This article originally appeared in L'Italo-Americano:
On my first Easter in Rome in the Jubilee year of 2000, I joined the throngs jammed into the massive piazza of St. Peter’s basilica. Pope John Paul II, bent with age, extended Easter greetings in dozens of languages, including Italian. “Buona Pasqua!” the Roman family next to me shouted in return.
Just beginning my Italian studies, I traced the roots of Pasqua back to 1342, when it appeared in a reference to the feast commemorating the Jews’ liberation from Egyptian slavery. Lamb or "paschal" blood marked the doors of Hebrew families exiled in Egypt and spared their first-born sons. Somewhere in time Pasqua became synonymous with the Christian celebration of Easter.
During Holy Week (la Settimana Santa), I also learned the Italian names of the days my Catholic family had long celebrated. On la Domenica delle Palme (Palm Sunday), I waved a cross made of palm fronds and joined in the chorus of “Osannas.” On Giovedì Santo (Holy Thursday) at la Messa dell’Ultima Cena (the Mass of the Last Supper), I watched as a pastor, in a gesture of humility, recreated Christ’s bathing of the feet of the Apostles by washing the feet of twelve parishioners.
After the service, the streets of Rome were strangely silent. Church bells would not ring until the Easter vigil Mass on Holy Saturday. A friend recalled her parents explaining that during this somber time, "Tutte le campane volano a Roma." (All the bells are flying to Rome.)
Some villages in Italy stage dramatic processions or re-creations of le Stazioni della Via Crucis (the Stations of the Cross) on Venerdì Santo (Good Friday). In Enna in Sicily, more than 2,000 friars dressed in ancient costumes march through the streets. Italy’s oldest procession, in Chieti in the Abruzzi, features 100 violinists playing Selecchi's Miserere. In Rome the Pope solemnly progresses through the Stages of the Cross in and around the torch-lit Colosseum. As thousands of worshipers clutch candles in the dark, professional actors read dramatic interpretations of the suffering of Christ and of his heartbroken mother -- one of the most moving religious experiences I’ve ever had.
After sundown on Sabato Santo (Holy Saturday), the solemn Veglia pasquale (Easter vigil) begins with the lighting of il cero pasquale (the Easter candle), which represents the “Light of Christ” (la luce di Cristo), and the renewal of baptismal vows. On Easter morning, sunrise services throughout Italy celebrate the joy of the resurrection of Christ. Then, with equal exuberance, Italians end forty days of fasting during Quaresima (Lent) with food -- and friends.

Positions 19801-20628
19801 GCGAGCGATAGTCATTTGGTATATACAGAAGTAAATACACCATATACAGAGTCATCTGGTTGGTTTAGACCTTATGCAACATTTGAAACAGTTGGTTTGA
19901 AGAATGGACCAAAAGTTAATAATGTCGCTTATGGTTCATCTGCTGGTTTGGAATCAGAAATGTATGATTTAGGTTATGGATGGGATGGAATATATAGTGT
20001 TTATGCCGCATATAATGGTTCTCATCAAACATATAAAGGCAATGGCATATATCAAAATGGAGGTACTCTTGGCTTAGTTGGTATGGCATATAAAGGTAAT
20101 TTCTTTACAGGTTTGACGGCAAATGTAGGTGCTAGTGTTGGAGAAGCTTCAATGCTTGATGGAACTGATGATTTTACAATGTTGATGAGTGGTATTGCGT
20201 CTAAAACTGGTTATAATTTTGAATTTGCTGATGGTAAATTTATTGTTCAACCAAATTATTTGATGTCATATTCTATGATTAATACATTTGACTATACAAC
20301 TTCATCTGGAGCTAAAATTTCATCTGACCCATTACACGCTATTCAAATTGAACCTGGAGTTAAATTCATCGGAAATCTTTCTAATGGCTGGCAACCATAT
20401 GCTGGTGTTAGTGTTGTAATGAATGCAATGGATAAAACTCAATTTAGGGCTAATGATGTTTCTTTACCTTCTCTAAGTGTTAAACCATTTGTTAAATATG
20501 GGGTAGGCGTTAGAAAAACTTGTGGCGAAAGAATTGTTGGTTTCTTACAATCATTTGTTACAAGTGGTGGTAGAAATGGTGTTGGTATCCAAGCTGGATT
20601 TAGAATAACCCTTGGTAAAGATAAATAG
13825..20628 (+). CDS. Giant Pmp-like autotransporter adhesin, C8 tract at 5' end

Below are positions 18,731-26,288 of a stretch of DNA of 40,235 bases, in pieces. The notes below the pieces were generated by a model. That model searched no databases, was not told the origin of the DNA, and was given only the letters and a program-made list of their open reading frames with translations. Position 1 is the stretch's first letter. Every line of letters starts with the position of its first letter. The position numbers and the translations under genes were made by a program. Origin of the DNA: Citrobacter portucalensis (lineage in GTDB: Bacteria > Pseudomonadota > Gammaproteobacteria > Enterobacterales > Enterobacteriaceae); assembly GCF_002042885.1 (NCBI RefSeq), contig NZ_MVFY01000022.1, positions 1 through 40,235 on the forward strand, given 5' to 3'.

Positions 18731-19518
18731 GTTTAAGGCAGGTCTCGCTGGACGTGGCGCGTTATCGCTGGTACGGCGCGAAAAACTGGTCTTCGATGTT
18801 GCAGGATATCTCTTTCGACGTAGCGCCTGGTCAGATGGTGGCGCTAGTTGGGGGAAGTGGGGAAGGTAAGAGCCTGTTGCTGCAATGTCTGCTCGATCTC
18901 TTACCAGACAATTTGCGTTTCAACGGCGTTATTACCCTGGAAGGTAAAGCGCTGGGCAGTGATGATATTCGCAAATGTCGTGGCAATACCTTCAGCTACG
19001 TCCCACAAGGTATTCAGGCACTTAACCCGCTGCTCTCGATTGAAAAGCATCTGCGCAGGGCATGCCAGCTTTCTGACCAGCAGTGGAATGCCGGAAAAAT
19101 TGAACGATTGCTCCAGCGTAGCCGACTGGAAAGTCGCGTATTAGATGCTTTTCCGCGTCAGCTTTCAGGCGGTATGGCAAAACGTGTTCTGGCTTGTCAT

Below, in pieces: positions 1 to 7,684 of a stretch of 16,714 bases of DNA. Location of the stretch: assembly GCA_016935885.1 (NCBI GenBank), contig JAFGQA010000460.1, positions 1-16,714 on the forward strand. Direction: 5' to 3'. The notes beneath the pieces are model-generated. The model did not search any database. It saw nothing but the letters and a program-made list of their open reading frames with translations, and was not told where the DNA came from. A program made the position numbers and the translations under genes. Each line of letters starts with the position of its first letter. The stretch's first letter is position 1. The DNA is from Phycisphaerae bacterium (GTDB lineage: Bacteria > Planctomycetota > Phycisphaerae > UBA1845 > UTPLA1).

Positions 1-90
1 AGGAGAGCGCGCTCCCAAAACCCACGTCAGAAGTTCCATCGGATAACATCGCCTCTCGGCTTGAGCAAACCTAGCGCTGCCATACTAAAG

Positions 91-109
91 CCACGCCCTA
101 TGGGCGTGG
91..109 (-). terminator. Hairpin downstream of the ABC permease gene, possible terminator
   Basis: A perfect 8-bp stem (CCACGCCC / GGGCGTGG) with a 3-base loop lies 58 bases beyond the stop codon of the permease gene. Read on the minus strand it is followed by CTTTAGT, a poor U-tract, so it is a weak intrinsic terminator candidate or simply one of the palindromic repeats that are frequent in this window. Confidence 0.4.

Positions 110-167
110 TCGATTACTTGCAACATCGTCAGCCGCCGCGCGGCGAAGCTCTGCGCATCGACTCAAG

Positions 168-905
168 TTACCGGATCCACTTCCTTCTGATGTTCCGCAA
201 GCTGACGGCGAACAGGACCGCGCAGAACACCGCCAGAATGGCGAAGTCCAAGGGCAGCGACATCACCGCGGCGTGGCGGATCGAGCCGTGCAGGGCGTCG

"Natale con i tuoi, Pasqua con chi vuoi" (Christmas with your family, Easter with whomever you want), according to a popular saying. The traditional main dish for Easter dinner is agnello al forno (roasted baby lamb) or capretto (baby goat). Rome’s specialty is abbacchio, a suckling lamb no more than a month or so old. Because it has ingested only its mother’s milk, its meat is especially tender.
Italy’s favorite Easter dessert is a sweet, eggy, yeasted bread topped with sugared and sliced almonds. Commercial bakers shape it into a colomba (dove), the symbol of peace and renewal, but home bakers usually do an oval approximation. In Italy uova di Pasqua (Easter eggs) come only in chocolate. In the 15th century nobles encased works of art in enormous candy confections.
The very best modern eggs are handmade by a cioccolataio, an artisan of chocolate, who inserts a surprise supplied by the purchaser. Inside a customized egg a lucky recipient may find jewelry, a watch, car keys—or an engagement ring. This in itself may explain why “felice come una Pasqua” (literally happy as an Easter) translates into “happy as can be.”
Words and Expressions
Vigilia di Pasqua -- Easter eve
Il coniglietto -- bunny rabbit
L'agnello pasquale -- the Easter lamb
Colomba di Pasqua -- Easter cake
Dianne Hales is author of MONA LISA: A Life Discovered and La Bella Lingua: My Love Affair with Italian, the World's Most Enchanting Language.
My most memorable Easter ceremony was an open-air Mass at Saint Peter's. Click below for the Vatican's video of last year's celebration with Papa Francesco: